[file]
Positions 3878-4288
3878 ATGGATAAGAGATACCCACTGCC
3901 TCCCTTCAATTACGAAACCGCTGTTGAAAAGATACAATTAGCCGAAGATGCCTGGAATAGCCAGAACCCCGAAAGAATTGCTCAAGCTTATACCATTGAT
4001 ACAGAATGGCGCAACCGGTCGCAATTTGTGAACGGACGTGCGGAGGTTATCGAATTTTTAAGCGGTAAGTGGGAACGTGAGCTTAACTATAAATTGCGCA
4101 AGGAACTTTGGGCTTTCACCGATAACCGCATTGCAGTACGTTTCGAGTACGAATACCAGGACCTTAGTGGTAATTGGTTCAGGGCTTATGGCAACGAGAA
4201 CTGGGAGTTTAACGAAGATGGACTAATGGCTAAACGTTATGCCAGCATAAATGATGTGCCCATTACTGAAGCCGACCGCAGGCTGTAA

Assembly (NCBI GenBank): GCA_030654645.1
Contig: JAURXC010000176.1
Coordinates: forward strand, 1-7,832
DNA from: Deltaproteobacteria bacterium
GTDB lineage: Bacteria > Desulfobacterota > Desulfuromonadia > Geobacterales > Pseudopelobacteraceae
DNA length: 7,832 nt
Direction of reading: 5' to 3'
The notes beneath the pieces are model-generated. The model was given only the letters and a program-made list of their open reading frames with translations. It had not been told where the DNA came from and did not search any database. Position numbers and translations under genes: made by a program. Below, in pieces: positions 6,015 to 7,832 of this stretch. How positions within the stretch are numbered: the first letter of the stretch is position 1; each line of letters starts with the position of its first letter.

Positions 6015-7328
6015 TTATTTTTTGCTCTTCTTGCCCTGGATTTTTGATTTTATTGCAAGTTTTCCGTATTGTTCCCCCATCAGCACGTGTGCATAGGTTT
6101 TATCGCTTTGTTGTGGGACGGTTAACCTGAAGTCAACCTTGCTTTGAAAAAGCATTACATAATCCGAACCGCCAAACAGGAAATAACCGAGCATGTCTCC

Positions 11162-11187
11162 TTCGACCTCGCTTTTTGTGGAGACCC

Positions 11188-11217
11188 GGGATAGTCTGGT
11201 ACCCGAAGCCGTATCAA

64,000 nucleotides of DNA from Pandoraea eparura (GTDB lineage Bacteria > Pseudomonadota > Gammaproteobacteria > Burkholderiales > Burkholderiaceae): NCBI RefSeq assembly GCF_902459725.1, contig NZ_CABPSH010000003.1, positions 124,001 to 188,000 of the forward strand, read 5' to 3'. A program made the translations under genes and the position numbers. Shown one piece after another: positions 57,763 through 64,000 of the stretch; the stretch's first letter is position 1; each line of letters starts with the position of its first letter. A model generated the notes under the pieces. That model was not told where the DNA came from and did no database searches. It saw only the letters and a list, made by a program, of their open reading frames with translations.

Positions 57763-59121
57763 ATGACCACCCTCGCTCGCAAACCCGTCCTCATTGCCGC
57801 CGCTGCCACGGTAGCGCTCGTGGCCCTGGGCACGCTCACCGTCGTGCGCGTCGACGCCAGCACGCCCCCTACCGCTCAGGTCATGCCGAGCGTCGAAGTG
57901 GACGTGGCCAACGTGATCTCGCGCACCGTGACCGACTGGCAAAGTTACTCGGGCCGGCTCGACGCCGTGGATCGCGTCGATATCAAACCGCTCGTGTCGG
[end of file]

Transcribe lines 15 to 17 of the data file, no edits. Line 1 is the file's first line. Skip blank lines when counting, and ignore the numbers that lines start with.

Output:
Positions 6015-7328
6015 TTATTTTTTGCTCTTCTTGCCCTGGATTTTTGATTTTATTGCAAGTTTTCCGTATTGTTCCCCCATCAGCACGTGTGCATAGGTTT
6101 TATCGCTTTGTTGTGGGACGGTTAACCTGAAGTCAACCTTGCTTTGAAAAAGCATTACATAATCCGAACCGCCAAACAGGAAATAACCGAGCATGTCTCC